For a story about Priscilla Presley and her time with Elvis, simplicity and minimalism aren’t the words you’d use, especially when Sofia Coppola is at the helm. And yet Coppola’s “Priscilla” is a master in how to make a film on a budget and in just 30 days. “Every movie is a challenge, but the challenge was to shoot in six weeks a movie with so many scenes, different feelings and different textures,” cinematographer Philippe Le Sourd told TheWrap.
From the first minute everything was a blur. As Le Sourd laid out, pre-production required the script to be in perfect shape with at least 15-20 pages needed to be shot on the daily. And from the moment Le Sourd arrived on-set Coppola was already cutting and editing the movie. “She [Coppola] was struggling,” he said. “She was struggling with the budget and she tried to find solutions. And we tried to help maximize the design and ideas.”
Because of the sheer abundance of sequences and locations, told over a period of several years, for Le Sourd he had to be able to maximize the locations he had. “When we shot the Las Vegas scene we shot five different scenes in one location,” he said. “One was Las Vegas, a movie theater, [the] restaurant at the end and him [Jacob Elordi] singing, shooting from the back. That was [all] one location.”
This sense of recycling and reusing items extended to costumes as well. Stacey Battat explained there were several key challenges with the costumes and that reusing costumes happened frequently. In one scene Priscilla (Cailee Spaeny) is trying on clothes in front of Elvis and his Memphis Mafia.
In the scene, Elvis tells his wife he doesn’t like her in brown or prints so, to accommodate the tight turnaround, Battat designed a dress that was brown with a printed design on it. “That brown dress with the print, an extra wore it in [the] Las Vegas [scene],” Battat said. Another dress from that shop sequence was also planned for a later sequence. “We made the blue dress — both the blue dresses but the blue dress with the beads that she comes out and he says ‘I like blue’ — for another scene so it was good to use it there.”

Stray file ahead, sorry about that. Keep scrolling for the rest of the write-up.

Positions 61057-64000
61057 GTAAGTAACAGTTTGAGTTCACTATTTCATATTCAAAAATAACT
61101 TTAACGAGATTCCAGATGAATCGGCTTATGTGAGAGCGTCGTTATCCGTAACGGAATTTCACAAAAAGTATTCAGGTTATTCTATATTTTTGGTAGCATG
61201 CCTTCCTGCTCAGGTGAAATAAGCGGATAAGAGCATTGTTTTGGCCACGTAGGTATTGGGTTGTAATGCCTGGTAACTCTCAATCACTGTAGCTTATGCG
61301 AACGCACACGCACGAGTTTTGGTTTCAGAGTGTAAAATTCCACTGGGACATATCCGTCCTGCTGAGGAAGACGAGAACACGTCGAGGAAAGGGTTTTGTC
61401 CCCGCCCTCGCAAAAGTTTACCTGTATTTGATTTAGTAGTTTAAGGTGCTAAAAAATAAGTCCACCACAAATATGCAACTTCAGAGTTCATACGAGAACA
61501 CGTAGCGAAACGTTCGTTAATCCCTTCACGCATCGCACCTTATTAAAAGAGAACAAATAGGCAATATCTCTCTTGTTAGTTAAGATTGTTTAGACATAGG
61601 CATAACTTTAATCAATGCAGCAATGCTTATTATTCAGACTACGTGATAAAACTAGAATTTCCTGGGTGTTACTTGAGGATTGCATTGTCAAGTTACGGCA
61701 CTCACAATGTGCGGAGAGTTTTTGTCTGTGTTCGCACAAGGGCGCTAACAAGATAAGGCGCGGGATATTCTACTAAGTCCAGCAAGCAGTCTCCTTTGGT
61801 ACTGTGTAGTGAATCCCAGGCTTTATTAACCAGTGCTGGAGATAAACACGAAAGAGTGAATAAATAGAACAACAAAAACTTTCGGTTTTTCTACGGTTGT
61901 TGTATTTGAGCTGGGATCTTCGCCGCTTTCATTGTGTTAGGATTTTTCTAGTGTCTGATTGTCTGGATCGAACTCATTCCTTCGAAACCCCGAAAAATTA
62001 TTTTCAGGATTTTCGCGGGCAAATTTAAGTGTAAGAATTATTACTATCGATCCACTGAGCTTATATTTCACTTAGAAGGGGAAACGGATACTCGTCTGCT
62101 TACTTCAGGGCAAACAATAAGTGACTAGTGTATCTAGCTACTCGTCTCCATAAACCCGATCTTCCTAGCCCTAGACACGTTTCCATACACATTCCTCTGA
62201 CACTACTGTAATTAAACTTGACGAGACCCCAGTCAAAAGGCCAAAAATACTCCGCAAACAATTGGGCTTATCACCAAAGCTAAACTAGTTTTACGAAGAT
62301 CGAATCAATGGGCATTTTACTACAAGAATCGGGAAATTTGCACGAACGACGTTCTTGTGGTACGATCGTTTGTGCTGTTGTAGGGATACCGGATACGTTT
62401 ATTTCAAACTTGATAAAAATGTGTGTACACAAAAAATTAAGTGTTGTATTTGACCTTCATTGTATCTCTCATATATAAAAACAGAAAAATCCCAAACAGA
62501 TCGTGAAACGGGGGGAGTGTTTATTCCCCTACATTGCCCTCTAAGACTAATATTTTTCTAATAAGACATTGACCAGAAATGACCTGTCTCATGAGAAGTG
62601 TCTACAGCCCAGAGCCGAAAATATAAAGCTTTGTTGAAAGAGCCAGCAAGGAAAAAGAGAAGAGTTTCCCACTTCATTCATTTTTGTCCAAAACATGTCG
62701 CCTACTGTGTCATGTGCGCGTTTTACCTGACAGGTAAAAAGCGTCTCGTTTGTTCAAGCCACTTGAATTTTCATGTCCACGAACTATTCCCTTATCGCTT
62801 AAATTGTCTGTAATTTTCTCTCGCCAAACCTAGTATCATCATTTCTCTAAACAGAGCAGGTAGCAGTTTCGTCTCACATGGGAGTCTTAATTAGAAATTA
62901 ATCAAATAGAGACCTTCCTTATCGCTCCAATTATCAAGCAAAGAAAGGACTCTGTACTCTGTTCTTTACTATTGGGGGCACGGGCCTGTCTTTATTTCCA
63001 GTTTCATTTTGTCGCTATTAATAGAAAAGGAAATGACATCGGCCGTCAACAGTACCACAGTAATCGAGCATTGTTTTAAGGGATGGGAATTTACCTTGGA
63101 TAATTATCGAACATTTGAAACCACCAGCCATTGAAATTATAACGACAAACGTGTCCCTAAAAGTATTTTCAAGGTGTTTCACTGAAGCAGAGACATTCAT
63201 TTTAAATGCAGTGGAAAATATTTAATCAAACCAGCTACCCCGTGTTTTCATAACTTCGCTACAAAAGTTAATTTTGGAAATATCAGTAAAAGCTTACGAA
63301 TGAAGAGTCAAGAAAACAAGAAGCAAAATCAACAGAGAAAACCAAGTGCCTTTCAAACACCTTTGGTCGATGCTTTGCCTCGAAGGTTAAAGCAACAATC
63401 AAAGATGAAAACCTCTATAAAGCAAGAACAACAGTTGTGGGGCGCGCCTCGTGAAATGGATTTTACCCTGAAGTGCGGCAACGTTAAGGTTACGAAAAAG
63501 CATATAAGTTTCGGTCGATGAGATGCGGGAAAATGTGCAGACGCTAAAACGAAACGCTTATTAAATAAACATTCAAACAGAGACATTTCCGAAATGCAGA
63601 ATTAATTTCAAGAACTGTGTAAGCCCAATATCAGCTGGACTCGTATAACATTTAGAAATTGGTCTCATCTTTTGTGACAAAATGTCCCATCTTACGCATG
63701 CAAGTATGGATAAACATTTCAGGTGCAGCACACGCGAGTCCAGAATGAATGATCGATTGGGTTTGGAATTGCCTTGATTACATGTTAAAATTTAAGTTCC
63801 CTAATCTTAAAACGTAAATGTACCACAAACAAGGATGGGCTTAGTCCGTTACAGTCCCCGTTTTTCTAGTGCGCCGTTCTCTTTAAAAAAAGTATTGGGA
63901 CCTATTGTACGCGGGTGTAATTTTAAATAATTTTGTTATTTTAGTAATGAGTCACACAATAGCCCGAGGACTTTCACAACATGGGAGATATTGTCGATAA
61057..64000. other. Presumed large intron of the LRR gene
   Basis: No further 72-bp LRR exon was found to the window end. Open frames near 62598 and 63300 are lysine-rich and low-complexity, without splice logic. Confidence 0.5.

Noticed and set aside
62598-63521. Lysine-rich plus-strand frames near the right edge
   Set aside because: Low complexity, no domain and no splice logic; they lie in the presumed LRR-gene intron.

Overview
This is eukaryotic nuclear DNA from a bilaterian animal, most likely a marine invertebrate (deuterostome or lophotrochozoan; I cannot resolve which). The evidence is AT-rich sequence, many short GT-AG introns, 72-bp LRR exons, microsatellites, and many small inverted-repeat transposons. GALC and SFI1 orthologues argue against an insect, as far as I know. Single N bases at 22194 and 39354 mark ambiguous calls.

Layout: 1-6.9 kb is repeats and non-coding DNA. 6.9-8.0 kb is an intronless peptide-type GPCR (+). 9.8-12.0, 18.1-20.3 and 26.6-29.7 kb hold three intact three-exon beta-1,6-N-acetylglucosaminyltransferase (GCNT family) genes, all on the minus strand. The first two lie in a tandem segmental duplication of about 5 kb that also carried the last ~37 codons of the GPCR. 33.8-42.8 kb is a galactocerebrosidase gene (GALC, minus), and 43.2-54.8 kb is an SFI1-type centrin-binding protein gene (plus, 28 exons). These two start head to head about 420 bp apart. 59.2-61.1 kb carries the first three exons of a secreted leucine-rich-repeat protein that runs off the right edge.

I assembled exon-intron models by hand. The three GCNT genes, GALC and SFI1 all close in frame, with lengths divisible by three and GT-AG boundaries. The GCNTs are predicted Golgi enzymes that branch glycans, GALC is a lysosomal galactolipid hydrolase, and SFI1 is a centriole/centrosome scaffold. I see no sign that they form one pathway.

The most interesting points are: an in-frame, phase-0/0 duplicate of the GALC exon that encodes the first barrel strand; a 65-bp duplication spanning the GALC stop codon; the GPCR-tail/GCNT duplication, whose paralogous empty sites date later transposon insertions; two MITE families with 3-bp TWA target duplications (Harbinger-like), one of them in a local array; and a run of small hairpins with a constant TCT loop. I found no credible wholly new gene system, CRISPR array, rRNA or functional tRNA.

Battat also made a lot of clothes two separate items. “We did a lot of the clothes in the ’50s, in like the 1959 [section], in two parts. So it was a a bodice and a skirt as opposed to a dress so that we could reuse the skirt,” she said. This helped in terms of subverting audiences’ expectations of those specific periods. As Battat explained, so often people assume the entirety of the ’60s or ’70s look one way. “We do have a visual reference of who they are in 1972,” she said. “So using that as the benchmark of ‘this is where they are in the ’70s and it’s not super bell bottoms” helped.
“Priscilla” is in theaters now.
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